One of the first challenges for Obama to overcome in the campaign was obvious:  his race.   A key tenet was to avoid the discussion altogether – to win, it was important to define the candidacy in inclusive, not race-oriented terms.  He would be no Jesse Jackson.


The team made one of its few errors in not identifying Obama’s former pastor, Reverend Jeremiah Wright, who regularly delivered incendiary, white-baiting speeches.  Such a scandal may have torpedoed a lesser candidate.  With Obama, however, it only spurred a quick tack change and an almost Martin Luther King-like speech on race that the candidate delivered.


Back to Hillary Clinton.  In the Fall of 2007, she held a significant lead in the polls.  In response, the team laid out a day-by-day plan to paint Clinton not as the candidate of change, but as a Washington insider, which was helped by some of Clinton’s own missteps.


The team also planned for a lengthy battle, where as Clinton’s camp planned for knockout blow on Super Tuesday, which of course never materialized.  They also targeted states which utilized caucuses, or smaller political conventions, rather than primary elections.  In these states, Obama’s advantage in volunteer support and fundraising gave him great advantage.


They also set about to erase the public perception that Obama, despite his color and funny name, was the candidate of the elite, while Clinton was the champion of the working class.  So we saw the candidate on the popular TV show Saturday Night Live, or in jeans and boots touring farms and factories.


By late spring, it had become obvious that Obama’s plan was working, but the long, drawn out race – especially so in comparison to John McCain’s – was taking its toll.  It was vital to begin focusing on general election and the Republicans.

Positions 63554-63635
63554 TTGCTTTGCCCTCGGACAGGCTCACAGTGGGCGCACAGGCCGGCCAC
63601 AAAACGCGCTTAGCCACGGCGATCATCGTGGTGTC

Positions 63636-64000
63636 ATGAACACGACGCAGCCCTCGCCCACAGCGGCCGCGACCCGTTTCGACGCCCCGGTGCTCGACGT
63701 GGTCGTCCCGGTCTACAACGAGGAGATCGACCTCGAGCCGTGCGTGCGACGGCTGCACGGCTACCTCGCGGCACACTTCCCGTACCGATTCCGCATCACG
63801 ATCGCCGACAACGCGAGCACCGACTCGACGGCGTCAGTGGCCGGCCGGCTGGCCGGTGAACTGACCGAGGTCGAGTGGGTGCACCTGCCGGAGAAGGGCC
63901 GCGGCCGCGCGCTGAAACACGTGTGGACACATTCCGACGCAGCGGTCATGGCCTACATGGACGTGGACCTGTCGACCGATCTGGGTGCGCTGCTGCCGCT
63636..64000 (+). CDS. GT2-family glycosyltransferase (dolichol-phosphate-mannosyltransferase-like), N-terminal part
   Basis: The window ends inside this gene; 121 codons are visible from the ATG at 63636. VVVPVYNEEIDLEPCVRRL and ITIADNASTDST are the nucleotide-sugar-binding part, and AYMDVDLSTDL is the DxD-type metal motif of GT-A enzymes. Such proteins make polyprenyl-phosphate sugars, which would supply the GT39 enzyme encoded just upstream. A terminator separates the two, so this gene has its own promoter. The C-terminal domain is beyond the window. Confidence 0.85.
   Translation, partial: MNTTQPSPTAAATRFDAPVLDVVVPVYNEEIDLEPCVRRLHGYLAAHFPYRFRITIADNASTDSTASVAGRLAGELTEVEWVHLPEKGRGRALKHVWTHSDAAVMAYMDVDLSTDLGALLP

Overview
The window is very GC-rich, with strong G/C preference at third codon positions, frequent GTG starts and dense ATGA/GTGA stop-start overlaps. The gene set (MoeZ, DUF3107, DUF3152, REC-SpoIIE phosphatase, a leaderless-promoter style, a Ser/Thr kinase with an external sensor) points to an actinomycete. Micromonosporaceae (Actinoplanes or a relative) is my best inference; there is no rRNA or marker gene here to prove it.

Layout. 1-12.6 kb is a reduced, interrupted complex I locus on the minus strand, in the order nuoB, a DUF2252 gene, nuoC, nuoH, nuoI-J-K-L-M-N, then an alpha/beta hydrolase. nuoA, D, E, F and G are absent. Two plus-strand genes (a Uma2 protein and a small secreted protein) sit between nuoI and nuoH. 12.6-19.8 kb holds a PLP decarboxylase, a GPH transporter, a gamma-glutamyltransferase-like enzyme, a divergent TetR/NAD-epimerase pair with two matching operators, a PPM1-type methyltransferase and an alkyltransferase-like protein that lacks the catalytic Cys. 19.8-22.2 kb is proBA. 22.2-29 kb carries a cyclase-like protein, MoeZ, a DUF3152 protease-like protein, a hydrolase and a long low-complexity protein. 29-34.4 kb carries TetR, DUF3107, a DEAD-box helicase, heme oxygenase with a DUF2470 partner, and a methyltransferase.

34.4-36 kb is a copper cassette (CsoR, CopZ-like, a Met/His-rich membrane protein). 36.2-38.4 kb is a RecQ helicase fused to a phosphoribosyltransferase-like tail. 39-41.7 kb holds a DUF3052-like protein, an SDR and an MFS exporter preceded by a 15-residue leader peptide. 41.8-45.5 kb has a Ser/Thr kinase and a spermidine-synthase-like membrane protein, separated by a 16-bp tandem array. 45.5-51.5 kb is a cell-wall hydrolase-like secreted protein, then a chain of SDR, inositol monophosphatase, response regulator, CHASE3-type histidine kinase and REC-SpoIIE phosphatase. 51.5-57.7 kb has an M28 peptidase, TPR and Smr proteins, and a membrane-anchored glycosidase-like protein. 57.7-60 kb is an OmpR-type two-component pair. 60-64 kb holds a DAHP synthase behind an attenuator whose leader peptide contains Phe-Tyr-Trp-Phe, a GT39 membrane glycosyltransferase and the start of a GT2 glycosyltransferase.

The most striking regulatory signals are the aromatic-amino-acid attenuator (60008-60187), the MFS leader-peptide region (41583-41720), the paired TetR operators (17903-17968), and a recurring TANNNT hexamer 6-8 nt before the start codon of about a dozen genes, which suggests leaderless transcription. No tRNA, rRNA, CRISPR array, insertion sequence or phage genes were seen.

The convention proved a key moment, when Obama finally got the ringing endorsement from Hillary – and Bill – Clinton.  And support among black, youth, and minority voters was looking so strong that a couple of long Republican states looked in play, like Virginia.

But how to convince the mainstream – read, white voters – who were still suspicious?

By tackling the suspicions straight on.  Advisers, who worked with focus groups heavily, said the best way to talk to the people was to face them directly on camera – a characteristic of his best political spots.  When he told them his story and what he wanted to do, people believed him.


Now, to avoid making the campaign a referendum on him, he had to run attack ads, especially those linking McCain to an unpopular Bush. And in a truly key moment of the campaign, he broke a pledge to accept public financing of the campaign, which he had originally made to show he was a candidate not indebted to special interest.


It was risky, but it paid off, allowing him to fundraise at unheard of rates, and spend the Republican into oblivion – it’s normally the Reps that have an edge in money. The last major challenge the campaign faced was in Sarah Palin.  How to respond to McCain’s pick of this complete unknown.

They smartly avoided the easy way – attacking her experience – since Obama had little more.  Mainly, they just waited, even as Palin brought McCain much needed bounce in August.   Eventually, Palin’s star sunk, especially after a couple of atrocious interviews and a lampooning on Saturday Night Live.

And with the financial crisis and the resulting further plunge in Bush’s and and Republicans’ popularity, the question became not if Obama would win, but by how much.


This election has truly rewritten the rules on how successful campaigns are run in America.  And since campaign strategists are one of our few remaining exports, perhaps for the world. It changed outreach to formerly marginalized groups:  efforts by Democrats to register and turn out to vote many blacks, Hispanics, and young voters could have long lasting effects – that map showing traditional Red and Blue states could need a rewrite, for example.


It changed the preferred medium of reaching the people, from TV to the internet.  From top-down to bottom-up – the bloggers, the informal TV directors and producers using You Tube – Obama harnessed them like no one before.  You Tube didn’t even exist in 2004, but Obama’s team learned it fast.